Sadly though I might end up being wrong and the river would close. I find it funny how they predict the closing of a river that has held for about a week and then suddenly starts to drop. It seems they are cutting back more I guess on the supply waterways to the Mississippi. Regardless of the reason now this is incredibly sad and should be national news. Closing the river will certainly hurt the economy in a bad way. If it does close I do not think the economy could withstnad it being closed longer than a few days at most. Millions of dollars travel the river daily.

Raist



posted on Dec, 30 2012 @ 09:34 PM
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Sad news, the river stage at Thebes is at 4.4 feet. It very well might shut down this week.

I just do not understand the rate at which it is dropping. It is falling increadibly fast. At times to be nearly an inch a minute.

Raist



posted on Dec, 30 2012 @ 09:59 PM
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reply to post by Raist
 


I have a question. Doesn't the missouri river feed into the Mississippi river, and doesn't it help keep it flowing during low water levels?

Sorry I hit edit before I was done.

Are they restricting the flow from the missouri river?
edit on 30-12-2012 by crappiekat because: (no reason given)



posted on Dec, 30 2012 @ 10:38 PM
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Originally posted by Raist
Sad news, the river stage at Thebes is at 4.4 feet. It very well might shut down this week.

I just do not understand the rate at which it is dropping. It is falling increadibly fast. At times to be nearly an inch a minute.

Raist


I thought I read or heard it was because of ice blockage? Also, could you explain specifically the negative impact this might have? Certainly, the blockage is temporary and there are other waterways and avenues of transporting goods. Maybe the cost of transporting might go up temporarily but I guess I don't understand the implications fully.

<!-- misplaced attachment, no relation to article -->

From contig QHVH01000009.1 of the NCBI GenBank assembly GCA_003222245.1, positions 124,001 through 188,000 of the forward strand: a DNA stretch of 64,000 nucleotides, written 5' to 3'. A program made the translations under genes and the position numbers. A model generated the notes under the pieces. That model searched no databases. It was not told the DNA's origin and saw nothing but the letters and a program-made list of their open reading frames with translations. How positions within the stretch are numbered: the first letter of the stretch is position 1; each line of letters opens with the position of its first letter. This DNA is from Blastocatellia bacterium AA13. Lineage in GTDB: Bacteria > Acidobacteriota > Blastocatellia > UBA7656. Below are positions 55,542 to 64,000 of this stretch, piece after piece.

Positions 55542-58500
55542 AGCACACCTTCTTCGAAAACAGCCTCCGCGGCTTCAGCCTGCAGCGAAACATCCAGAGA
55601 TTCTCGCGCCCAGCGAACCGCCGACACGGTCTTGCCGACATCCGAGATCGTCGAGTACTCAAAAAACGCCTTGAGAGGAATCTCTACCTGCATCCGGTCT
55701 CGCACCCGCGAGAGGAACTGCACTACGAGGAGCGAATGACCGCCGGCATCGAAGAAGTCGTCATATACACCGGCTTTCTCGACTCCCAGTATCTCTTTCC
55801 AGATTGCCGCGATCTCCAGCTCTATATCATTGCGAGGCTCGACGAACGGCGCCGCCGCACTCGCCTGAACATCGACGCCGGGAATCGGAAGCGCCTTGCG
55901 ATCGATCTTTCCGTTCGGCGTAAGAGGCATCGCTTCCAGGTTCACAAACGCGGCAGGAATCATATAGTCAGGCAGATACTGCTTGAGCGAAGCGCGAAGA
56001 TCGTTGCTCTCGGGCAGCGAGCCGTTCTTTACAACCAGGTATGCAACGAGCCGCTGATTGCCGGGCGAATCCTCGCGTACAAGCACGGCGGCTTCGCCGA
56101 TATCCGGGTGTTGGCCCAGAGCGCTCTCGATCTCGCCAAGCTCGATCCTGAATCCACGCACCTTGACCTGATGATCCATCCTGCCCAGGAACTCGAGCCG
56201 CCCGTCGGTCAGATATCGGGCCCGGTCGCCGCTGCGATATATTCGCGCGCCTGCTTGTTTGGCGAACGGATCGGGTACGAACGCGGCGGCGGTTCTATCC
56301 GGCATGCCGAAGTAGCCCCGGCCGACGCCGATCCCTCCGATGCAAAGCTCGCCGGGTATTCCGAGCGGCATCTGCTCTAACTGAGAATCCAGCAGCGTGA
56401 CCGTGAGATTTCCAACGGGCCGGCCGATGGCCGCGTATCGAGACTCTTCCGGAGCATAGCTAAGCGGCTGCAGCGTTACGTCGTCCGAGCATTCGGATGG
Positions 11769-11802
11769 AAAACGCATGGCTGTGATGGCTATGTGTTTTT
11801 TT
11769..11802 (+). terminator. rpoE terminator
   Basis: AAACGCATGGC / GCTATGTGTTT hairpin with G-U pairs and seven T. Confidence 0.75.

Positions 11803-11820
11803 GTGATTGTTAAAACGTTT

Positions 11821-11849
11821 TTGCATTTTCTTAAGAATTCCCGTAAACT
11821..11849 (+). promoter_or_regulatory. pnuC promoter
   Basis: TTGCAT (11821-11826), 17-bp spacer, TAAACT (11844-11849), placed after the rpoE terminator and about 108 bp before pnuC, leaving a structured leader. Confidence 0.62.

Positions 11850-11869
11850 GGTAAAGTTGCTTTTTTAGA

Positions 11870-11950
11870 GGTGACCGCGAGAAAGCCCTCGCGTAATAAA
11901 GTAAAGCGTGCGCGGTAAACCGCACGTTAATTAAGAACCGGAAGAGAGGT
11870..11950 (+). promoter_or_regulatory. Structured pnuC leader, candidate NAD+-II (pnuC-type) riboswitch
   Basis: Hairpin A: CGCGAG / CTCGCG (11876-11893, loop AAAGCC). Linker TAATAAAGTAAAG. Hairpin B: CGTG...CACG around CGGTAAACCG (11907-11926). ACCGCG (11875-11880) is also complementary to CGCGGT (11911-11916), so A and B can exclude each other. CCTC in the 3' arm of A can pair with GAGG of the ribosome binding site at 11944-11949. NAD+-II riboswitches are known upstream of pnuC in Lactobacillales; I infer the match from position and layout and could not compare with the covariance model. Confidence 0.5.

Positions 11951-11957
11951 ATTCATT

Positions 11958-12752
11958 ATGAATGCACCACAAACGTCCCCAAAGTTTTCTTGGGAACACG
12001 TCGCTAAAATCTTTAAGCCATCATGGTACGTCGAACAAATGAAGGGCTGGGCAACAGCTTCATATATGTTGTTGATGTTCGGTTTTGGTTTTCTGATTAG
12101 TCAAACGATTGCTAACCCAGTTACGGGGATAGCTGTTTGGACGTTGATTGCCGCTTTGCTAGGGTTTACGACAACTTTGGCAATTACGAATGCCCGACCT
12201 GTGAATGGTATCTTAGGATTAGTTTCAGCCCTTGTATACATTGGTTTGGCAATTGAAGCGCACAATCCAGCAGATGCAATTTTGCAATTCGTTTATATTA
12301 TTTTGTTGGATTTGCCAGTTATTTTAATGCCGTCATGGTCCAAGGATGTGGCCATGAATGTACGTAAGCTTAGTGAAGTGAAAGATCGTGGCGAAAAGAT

Thanks.



posted on Dec, 30 2012 @ 11:05 PM
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www.examiner.net... ver-water-releases

I hope I did that right.


So this is part of the issue.
edit on 30-12-2012 by crappiekat because: (no reason given)



posted on Dec, 30 2012 @ 11:36 PM
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reply to post by crappiekat
 


As i understand it (and i mivht be wrong) all the sources are limiting their infeed due to drought.

The Missouri does feed the Mississippi, but that is only one source.

Raist



posted on Dec, 30 2012 @ 11:43 PM
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reply to post by Gridrebel
 


Millions of dollars travel the river daily. In this part of the country it is the fastest and cheapest way to reach the gulf.

Speaking with someone in the thread in my signiture it takes 8 rail cars to cover one barge I think. This uses far more fuel and costs more though. Also a great deal of goods going over seas to places like China travel the river.

This is a major influence on the economy. I have not read about ice blockage yet.

Raist



posted on Dec, 30 2012 @ 11:46 PM
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reply to post by crappiekat
 



Yes that is a part of it. The drought is hurting all the feed sources.


Raist